The Pentagon has held up its practice of “embedding” journalists with military units as proof of a new media-friendly policy. On April 8, however, U.S. military forces launched what appeared to be deliberate attacks on independent journalists covering the war, killing three and injuring four others.
In one incident, a U.S. tank fired an explosive shell at the Palestine Hotel, where most non-embedded international reporters in Baghdad are based. Two journalists, Taras Protsyuk of the British news agency Reuters and Jose Couso of the Spanish network Telecino, were killed; three other journalists were injured. The tank, which was parked nearby, appeared to carefully select its target, according to journalists in the hotel, raising and aiming its gun turret some two minutes before firing a single shell.
Journalists who witnessed the attack unequivocally rejected Pentagon claims that the tank had been fired on from the hotel. “I never heard a single shot coming from any of the area around here, certainly not from the hotel,” David Chater of British Sky TV told Reuters (4/8/03). Footage shot by French TV recorded quiet in the area immediately before the attack (London Independent, 4/9/03).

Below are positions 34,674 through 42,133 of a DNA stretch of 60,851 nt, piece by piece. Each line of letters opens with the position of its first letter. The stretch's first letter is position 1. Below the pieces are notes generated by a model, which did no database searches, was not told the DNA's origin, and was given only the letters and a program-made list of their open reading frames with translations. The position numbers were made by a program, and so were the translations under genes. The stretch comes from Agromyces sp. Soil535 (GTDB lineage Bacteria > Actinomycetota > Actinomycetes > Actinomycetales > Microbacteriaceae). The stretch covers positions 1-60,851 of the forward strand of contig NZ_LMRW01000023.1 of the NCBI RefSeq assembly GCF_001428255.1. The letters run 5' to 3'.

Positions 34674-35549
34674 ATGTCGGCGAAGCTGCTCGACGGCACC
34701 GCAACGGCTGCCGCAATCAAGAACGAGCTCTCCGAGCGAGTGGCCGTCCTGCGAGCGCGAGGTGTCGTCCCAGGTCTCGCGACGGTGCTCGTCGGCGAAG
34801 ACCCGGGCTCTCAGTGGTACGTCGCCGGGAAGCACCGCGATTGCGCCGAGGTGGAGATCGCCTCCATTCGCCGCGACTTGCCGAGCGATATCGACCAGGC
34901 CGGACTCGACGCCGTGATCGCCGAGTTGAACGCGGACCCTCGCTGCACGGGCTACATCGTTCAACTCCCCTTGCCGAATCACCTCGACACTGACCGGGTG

Earlier in the day, the U.S. launched separate but near-simultaneous attacks on the Baghdad offices of Al Jazeera and Abu Dhabi TV, two Arabic-language news networks that have been broadcasting graphic footage of the human cost of the war. Both outlets had informed the Pentagon of their exact locations, according to a statement from the Committee to Protect Journalists. As with the hotel attack, Pentagon officials claimed that U.S. forces had come under fire from the press offices, charges that were rejected by the targeted reporters.
The airstrike against Al Jazeera killed one of the channel’s main correspondents in Iraq, Tareq Ayoub, and injured another journalist, prompting Al Jazeera to try to pull its remaining reporters out of Baghdad for fear of their safety (BBC, 4/9/03). Personnel at Abu Dhabi TV escaped injury from an attack with small-arms fire.
Al Jazeera, which the Bush administration has criticized for airing footage of American POWs, has been attacked several times by U.S. and British forces during the war in Iraq. Its offices in Basra were shelled on April 2, and its camera crew in that city fired on by British tanks on March 29. A car clearly marked as belonging to Al Jazeera was shot at by U.S. soldiers on April 7 (Reporters Without Borders, 4/8/03).
International journalists and press freedom groups condemned the U.S. attacks on the press corps in Baghdad. “We can only conclude that the U.S. Army deliberately and without warning targeted journalists,” Reporters Without Borders declared (4/8/03). “We believe these attacks violate the Geneva Conventions,” wrote the Committee to Protect Journalists in a letter to Defense Secretary Donald Rumsfeld (4/8/03), referring to the protection journalists receive under the laws of war. The attacks on journalists “look very much like murder,” Robert Fisk of the London Independent reported (4/9/03).